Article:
YOU ARE HERE: LAT HomeCollections

Destination: Mexico City : Central Park South : Rejuvenated Chapultepec, the Soul of the Capital, May Now Be One of the World's Finest Urban Parks

August 28, 1994|ROBERT REINHOLD | TIMES STAFF WRITER; Reinhold is an editorial writer for The Times

MEXICO CITY — This is the capital and heart of Mexico. But to find the core and soul of Mexico City, one must visit Chapultepec Park on a Sunday.

In a city of magnificent public spaces and public art, Chapultepec is the ultimate open space, green and egalitarian, open to all for free. Nearly twice the size of New York's Central Park, the 1,561-acre Chapultepec is probably the world's busiest and, arguably, finest urban park.

To Chilangos , as Mexico City residents call themselves, it serves as a prime source of recreation and surcease from urban chaos and pollution, a verdant refuge in what is now the world's most populous metropolis with nearly 20 million people, and growing rapidly.

They visit the park at a rate of more than a million and a half a week, mainly on weekends and holidays, when the crush nearly rivals the Mexico City subway in rush hour. They picnic, cycle, stroll, boat, and drink in Mexican history, art and culture in the park's eight superb museums.

Though I am a regular visitor to Mexico, I had not been to the capital for more than 10 years. I recall the park then as run-down and scarred by litter, with many of its trees dying from pollution. On a return visit this August, I found the park still very crowded, but transformed and vastly more attractive.

In recent years the Mexico City government has poured more than $70 million into renovating and updating the park, or the bosque (forest), as it is called locally. They planted thousands of new trees, intensified the long-standing war on rats, shut down and remodeled run-down restaurants and cafes, and built a dazzling new museum for children, Museo del Nino el Papalote, which opened nine months ago.

They also brought in a private company to remodel a decrepit, 30-year-old amusement park, La Feria. After an $18-million, three-month face-lift, it reopened last December with 49 new rides and has quickly become a major national attraction. Little wonder: For only $6 total, a family of four can spend the whole day, with 30 free rides per person.


But nothing has energized Chapultepec quite so much as the reopening of its 60-year-old Zoologico (zoo) on Aug. 1 after a two-year, $71-million renovation. The zoo was designed by the renowned Mexican architect Ricardo Legoretta, who also redesigned Pershing Square in downtown Los Angeles. It reflects his stark planar style, with bright yellows and purples, and drew such crushing crowds--150,000 people--on its first day that the authorities had to shut it down for a few days to revamp security arrangements.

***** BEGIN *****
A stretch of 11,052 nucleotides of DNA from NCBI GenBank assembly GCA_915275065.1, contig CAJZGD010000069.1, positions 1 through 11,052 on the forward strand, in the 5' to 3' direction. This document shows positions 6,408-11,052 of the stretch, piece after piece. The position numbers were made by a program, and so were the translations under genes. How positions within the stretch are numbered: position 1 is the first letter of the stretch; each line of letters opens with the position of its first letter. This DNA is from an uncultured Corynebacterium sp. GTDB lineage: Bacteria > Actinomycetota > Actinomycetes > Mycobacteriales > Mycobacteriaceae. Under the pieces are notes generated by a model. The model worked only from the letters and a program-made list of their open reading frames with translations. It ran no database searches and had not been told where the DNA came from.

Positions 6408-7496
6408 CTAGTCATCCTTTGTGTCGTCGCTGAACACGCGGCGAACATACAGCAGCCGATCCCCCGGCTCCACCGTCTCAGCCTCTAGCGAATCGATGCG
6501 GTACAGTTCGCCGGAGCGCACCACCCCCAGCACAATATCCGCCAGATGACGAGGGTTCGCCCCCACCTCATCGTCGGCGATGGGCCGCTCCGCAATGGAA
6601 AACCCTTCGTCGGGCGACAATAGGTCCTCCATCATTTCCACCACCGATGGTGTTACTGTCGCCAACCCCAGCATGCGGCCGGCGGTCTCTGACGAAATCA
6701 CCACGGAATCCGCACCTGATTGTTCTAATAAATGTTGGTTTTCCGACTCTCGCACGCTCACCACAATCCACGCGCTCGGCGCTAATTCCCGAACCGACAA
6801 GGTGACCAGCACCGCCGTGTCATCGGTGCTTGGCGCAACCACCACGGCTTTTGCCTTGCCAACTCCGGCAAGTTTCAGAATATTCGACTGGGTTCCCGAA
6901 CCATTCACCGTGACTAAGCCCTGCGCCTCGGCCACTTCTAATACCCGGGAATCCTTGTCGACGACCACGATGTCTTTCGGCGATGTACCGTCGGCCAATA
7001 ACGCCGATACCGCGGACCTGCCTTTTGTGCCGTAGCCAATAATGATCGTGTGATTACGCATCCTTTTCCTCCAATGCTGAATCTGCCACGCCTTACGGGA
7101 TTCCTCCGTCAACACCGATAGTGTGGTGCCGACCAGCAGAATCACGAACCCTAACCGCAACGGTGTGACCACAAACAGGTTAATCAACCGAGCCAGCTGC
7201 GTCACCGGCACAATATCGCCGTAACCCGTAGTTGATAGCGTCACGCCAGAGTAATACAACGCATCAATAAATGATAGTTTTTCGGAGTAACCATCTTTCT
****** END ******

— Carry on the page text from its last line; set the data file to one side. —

The reincarnation is part of Mexico City's attempt to redefine itself and make itself more attractive to visitors, both foreign and Mexican.

I was impressed with the changes: The once-clogged streets in the historic city center near the cathedral and national palace have been cleared of street vendors in a complex political arrangement whereby thousands of them were relocated to small stalls in newly built malls.

Bicycle-drawn taxis have been introduced downtown to reduce air pollution and congestion. And efforts are being made to upgrade the traditional tourist center in the Zona Rosa, which has become somewhat seedy in recent years.

Chapultepec is steeped in Mexican history. It was an Aztec ceremonial site more than 700 years ago, and later an aqueduct was built to carry water from its spring to Tenochtitlan, the great pyramid city 25 miles northeast of downtown Mexico City. Legend has it that the profligate Montezuma II kept an aviary in Chapultepec and maintained a human-relay system of 900 people to bring fresh fish to feed the birds every day from Veracruz 240 miles away.

With the Spanish invasion by Hernando Cortes, the forest became a site for bloody battles in 1521, and the Spanish built a castle on Chapultepec Hill in the 18th Century.

With Mexico's declaration of independence from Spain in 1810, Chapultepec was declared public property and served an important role in the century-long interim between liberty and democracy. The castle was the home for Emperor Maximilian and, later, for Mexican presidents. It is now a museum of Mexican history; the current president still lives in the park, in a mansion just behind the Russian Mountain roller coaster.


I stayed at the Hotel Nikko on the northern edge of the park, adjoining the fashionable Polanco residential area. That area is becoming a new tourist destination, with luxury hotels and restaurants. In addition to the Nikko, there is the Presidente Inter-Continental Mexico City and, to open later this year, the 300-room Mandarin Oriental Mexico.

From these hotels, it is an easy walk to the famed Museo Nacional de Antropologia (National Museum of Anthropology), the zoo and botanical gardens.

Los Angeles Times Articles